Bioethics is governed by four major principles, namely: autonomy, beneficence, nonmaleficence, and justice. The principle of autonomy requires healthcare professionals to respect the patient’s autonomy since the patient is considered to act intentionally and with understanding which mitigate against free and voluntary acts (McCormick, 2018). Nonmaleficence requires healthcare professionals to refrain from intentionally causing the patient harm or exposing them to injury through their acts and omissions. The principle advocates medical competence since proper standards of care are developed to avoid or minimize risks of harm.
The principle of beneficence imposes a duty on healthcare professionals to be of benefit patients and take positive steps towards prevention and elimination of harm. The duties imposes on healthcare professionals are deemed rational and widely accepted as proper goals of medicine. The principle is pivotal in the healthcare sector since the patient is able to develop a relationship with their care provider. Lastly, the principle of justice requires the fair distribution of services in short supply so that everyone qualifies for equal treatment.
The principle of autonomy is generally perceived the most important of all because the patient is always consulted first and their opinion should be respected. However, no hierarch should exists among the principles since the ultimate medical goal is providing the greatest benefit to the patient and each of the principles should be respected and balanced depending on the one that carries the most weight in a particular situation (Vaughn, 2019). Biblically, the principle that should be given utmost prominence is the principle of justice since humans are all equal before God and healthcare professionals should use their skills to improve everyone’s lives.
McCormick, T. R. (2018). Principles of Bioethics. Retrieved from UW Medicine: https://www.depts.washington.edu/bhdept/ethics-medocine/bioethics-topics/articles/principles-bioethics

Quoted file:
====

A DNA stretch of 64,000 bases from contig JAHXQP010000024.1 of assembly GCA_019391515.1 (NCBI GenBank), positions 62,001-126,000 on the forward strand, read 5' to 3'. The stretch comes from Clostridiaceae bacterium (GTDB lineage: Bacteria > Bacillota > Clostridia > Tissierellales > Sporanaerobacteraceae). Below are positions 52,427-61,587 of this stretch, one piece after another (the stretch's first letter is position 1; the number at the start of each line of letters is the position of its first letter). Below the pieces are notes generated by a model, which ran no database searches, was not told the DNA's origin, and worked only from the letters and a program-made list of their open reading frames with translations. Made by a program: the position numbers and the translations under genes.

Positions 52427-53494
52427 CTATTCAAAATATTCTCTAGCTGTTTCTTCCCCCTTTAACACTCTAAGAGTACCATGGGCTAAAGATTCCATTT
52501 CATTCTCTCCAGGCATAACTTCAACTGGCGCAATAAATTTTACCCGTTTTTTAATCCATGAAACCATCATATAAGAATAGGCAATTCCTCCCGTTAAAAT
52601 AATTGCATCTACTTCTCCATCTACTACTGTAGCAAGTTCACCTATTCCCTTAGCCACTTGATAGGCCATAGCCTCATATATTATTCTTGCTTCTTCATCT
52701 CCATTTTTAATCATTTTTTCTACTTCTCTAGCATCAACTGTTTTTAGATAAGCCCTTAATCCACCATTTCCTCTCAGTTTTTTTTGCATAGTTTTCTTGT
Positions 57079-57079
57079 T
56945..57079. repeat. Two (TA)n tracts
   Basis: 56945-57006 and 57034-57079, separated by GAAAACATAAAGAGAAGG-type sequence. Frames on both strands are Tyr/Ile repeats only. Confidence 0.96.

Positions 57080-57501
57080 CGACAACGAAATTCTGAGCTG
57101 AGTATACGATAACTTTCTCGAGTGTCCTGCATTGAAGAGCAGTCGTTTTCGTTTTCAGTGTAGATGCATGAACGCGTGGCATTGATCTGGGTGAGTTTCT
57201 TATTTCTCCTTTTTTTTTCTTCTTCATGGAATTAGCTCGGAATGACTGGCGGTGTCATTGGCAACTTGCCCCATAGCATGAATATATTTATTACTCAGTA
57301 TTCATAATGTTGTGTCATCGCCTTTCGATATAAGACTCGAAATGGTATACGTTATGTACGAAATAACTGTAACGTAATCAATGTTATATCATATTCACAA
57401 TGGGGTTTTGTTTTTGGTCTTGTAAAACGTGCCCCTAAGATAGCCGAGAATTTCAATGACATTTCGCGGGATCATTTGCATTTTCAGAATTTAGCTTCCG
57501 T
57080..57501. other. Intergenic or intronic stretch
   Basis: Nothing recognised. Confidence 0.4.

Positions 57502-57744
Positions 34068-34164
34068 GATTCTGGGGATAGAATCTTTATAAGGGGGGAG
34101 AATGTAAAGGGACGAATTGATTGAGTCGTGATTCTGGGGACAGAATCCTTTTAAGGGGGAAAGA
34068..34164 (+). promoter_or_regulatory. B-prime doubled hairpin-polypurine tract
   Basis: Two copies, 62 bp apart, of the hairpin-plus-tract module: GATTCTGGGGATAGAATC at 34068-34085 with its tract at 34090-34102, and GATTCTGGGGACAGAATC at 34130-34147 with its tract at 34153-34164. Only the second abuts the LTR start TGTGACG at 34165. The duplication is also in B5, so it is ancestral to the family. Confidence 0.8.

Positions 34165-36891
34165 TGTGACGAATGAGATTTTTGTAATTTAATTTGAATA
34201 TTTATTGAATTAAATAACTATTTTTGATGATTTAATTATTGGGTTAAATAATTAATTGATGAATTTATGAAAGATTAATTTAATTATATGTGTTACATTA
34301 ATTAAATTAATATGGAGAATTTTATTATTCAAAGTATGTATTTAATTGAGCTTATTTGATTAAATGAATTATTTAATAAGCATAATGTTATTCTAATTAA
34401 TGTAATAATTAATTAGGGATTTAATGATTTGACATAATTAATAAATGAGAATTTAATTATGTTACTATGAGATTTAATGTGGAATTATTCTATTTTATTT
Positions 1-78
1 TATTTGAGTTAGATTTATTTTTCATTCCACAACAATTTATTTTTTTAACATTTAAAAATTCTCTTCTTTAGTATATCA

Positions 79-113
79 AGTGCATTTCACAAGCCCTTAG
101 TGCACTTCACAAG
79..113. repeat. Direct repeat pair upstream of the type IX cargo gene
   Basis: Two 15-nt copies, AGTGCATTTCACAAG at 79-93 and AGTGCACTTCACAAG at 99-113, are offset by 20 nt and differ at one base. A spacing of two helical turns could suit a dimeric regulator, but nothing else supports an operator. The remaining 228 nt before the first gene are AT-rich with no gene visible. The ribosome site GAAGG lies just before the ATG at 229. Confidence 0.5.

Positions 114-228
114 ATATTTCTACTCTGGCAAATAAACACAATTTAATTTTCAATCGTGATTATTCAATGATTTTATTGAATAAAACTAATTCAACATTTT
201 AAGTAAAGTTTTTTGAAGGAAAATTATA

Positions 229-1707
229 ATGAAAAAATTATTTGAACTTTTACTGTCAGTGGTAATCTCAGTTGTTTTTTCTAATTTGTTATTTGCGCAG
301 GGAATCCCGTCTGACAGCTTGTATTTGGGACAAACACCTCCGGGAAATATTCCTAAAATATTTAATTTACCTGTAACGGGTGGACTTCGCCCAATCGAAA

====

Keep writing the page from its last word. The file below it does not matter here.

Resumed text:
Vaughn, L. (2019). Bioethics: Principles, Issues, and Cases.Oxford University Press.
Principles of Biomedic Ethics
There are four principles of biomedic ethics namely respect of autonomy, beneficence, non-maleficence and justice (Lawrence, 2007). The first principle of respect for autonomy ascertains that patients have the right to make the decision of the kind of treatment they want and we should respect and honor their decision. The second principle of non-maleficence argues that medical practitioners should act according to the rules and regulations and not to instill harm to a patient. The third principle of beneficence indicates that practitioners should ensure that they offer the best care to their patients and promote their health. The last principle is justice, which entails fairness, where practitioners should ensure that they treat all the patients with fairness during the caregiving process, especially in terms of costs and benefits.
It is crucial for medical practitioners to ensure that they abide by all these four principles. During the caregiving process, it’s upon the practitioner to assess the situation and identify the best principle to apply. Respect to autonomy should be the principle to be considered first during the care-giving process. This is because a patient has the right to decide the kind of treatment they want to be administered to them and medical practitioners should respect their decision and follow through with the treatment process as the patient sees fit. Other principles of beneficence, non-maleficence and justice should follow in that order based on the situation. When it comes to biblical narrative, I believe that the first principle should be the principle of justice. Biblical narrative insists on the fairness of all individuals, which is also the ideology of the principle of justice. Other principles should follow as such, non-maleficence because the Bible indicates that we should not instill harm, followed by beneficence, and justice.
Lawrence D. J. (2007). The four principles of biomedical ethics: a foundation for current bioethical debate. Journal of Chiropractic Humanities, (14), 34–40. Retrieved from https://search-ebscohost-com.lopes.idm.oclc.org/login.aspx?direct=true&db=ccm&AN=105887311&site=ehost-live&scope=site